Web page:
Archive for September, 2007

New Pole

As I left my house this morning I was confronted with a group of BT engineers bracing themselves to remove our telephone pole and replace it. This of course involves removing all the wires from the box at the top first, then removing the pole, sinking a new one, allowing the concrete to set (they don’t use wires to hold them up these days it seems) and then adding the new box to the top and reconnecting all the wires.

What this means is that during the bulk of this procedure I have no phone lines and no internet connection. My personal and development servers have been down since about 10:30am this morning. Hopefully normal service will have resumed by this evening but if not or if you are wondering why you can’t get access today, then this will be/is why.

Sadly they elected not to give anyone connected to this pole a warning of an outage so I was in the dark till I saw the truck arriving with the new pole. Such is life I guess.

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Those who are familiar with my regular rantings about the poor quality of the weather we receive here in Leeds will be relived to know that this post is not about how darn cold it has been lately (although yes, it has been rather chilly)

I’m currently suffering the effects of staying up too late and being surrounded by freshers who have ventured to Leeds from all over the country carrying with them all kinds of germs. Yes, I have the freshers week cold (I won’t call it flu firstly because it isn’t and secondly because I’ll be labeled as a wimp because apparently all men say they have flu when they just have a cold).

I’m hoping to shake this soon as feeling like a pile of junk when you’re trying to get the work of two people done on your own isn’t all that helpful. Secondly I’m heading down to IBM in Hursley tomorrow for the two day thinkpad challenge where myself and fellow students from the school of computing have a chance to wave the flag for Leeds, prove we are the best and walk away with free laptops.

Luckily Heather is looking after me, which I’m very grateful for. I’m having dinner cooked for me tonight and home made lemonade brought over later, the vitamin C from which should work wonders. Heather is truly wonderful and I’m dead lucky to have her.

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Jazz and Blues success

My past week has been spent working in my capacity as president of Jazz and Blues Leeds to recruit new members to the society and I’d like to report that it has gone particularly well.

Our publicity consisted of running s freshers week stall all week, on one day having a stall in two places, holding a free gig in the outside tent and handing out over 2,000 flyers, each one coming with comments from me about what we had coming up and how our social consisted of free food and drink.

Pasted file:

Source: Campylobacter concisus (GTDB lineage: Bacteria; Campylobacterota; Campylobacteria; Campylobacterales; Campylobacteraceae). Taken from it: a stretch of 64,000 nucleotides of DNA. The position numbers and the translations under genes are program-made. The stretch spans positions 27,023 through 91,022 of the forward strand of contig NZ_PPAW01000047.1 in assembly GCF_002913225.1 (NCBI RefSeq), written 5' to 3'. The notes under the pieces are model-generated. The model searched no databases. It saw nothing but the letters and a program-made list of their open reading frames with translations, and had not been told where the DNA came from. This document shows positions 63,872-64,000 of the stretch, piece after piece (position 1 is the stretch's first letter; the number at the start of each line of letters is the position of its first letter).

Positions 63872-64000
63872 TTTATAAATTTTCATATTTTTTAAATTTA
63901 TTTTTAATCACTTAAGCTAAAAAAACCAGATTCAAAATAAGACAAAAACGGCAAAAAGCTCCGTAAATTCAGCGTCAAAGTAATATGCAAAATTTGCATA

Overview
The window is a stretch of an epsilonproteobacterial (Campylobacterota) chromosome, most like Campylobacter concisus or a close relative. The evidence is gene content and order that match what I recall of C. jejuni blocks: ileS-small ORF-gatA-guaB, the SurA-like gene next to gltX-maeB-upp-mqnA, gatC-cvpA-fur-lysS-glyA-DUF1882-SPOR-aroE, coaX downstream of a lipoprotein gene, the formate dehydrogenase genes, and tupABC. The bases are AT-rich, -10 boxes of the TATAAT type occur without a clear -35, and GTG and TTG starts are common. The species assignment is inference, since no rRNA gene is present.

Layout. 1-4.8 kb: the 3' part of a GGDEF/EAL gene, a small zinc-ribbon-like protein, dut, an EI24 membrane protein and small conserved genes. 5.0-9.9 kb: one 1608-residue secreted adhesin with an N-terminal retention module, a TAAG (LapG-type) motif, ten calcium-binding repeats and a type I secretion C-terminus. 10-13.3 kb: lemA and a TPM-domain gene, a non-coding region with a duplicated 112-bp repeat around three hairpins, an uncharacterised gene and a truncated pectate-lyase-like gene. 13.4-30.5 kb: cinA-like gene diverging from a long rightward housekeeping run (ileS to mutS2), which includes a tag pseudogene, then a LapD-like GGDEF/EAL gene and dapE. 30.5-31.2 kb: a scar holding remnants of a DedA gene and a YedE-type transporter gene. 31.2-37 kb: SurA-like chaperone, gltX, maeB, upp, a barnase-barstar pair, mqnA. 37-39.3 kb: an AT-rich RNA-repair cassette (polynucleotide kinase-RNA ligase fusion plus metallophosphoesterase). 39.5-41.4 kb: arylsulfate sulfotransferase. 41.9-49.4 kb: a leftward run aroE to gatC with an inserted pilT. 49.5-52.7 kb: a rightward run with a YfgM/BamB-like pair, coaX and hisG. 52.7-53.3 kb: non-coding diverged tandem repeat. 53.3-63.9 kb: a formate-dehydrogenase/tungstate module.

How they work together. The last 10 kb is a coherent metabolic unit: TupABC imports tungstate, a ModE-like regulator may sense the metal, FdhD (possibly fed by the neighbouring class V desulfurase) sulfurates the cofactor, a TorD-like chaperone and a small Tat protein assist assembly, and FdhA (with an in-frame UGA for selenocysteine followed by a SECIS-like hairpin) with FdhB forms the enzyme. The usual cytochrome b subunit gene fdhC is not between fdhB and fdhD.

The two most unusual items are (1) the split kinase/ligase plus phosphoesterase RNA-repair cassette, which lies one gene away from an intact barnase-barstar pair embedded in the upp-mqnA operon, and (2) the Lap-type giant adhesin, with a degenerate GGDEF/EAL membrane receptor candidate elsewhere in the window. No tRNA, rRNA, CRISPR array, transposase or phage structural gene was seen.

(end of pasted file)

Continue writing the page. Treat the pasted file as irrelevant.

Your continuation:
We had our first social on Thursday evening and at the end of the night I’d met a load of great people who were as into Jazz and Blues music as me if not more so and also added over 65 paid members to the books.

This financial injection is going to ensure the future of Jazz and Blues Leeds for the coming months and provide us with the ability to deliver some of the best jazz and blues events that Leeds University Union has ever seen.

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Anti Spam Replies

Lately I’ve replied to a few e-mails I’ve received only to be confronted by an automated response asking me to reply with the subject intact to prove I’m not a spammer. This kind of practice seems to be on the rise and in my opinion is completely pointless. I explain my reasons below.

To simply have to reply with the subject intact merely proves that the place you are sending from exists, not that the content you sent wasn’t spam. It would be perfectly possible to setup a server to reply automatically to any such message it receives (messages are of course easily identified by a long character string in the subject line). This would then allow the spam server to spam that address with everything and anything because not only would the first message then be allowed though but the sender would be white-listed and so any other spam that the spam server needed to send out could count on all of these white-listed servers to receive mail. Not a situation which is desirable in any way.

More fundamentally though, if you e-mail me asking for help or other questions and I take the time to reply to you, why should I have to verify I’m not a spammer? You e-mailed me first asking for a reply, surely you should have the courtesy to white-list my address so that my reply is as easy to formulate and send as possible?

As a point of principle I will not verify my address with any of these systems. If you e-mail me, I will reply. If you have one of these systems in place that requires me to verify my address, you might want to check your “holding bay” because you’re not going to get me to reply to these silly bots.

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Two Tier Internet

There has been a lot of talk lately in the news about the potential for the implementation of a two tier internet, that is to say a global collection of networks in which some traffic is given priority over others, not necessarily for reasons of efficiency but for those of financial incentive – those that can afford to pay can prioritise their internet traffic or take advantage of less restrictive access to the content of others.

This is something I wanted to muse over a little before committing thoughts to my blog because it is something close to my heart. Having given it some thought though it is actually a less savoury prospect than I had ever imagined and I was never in favour of a two tier internet in the first place.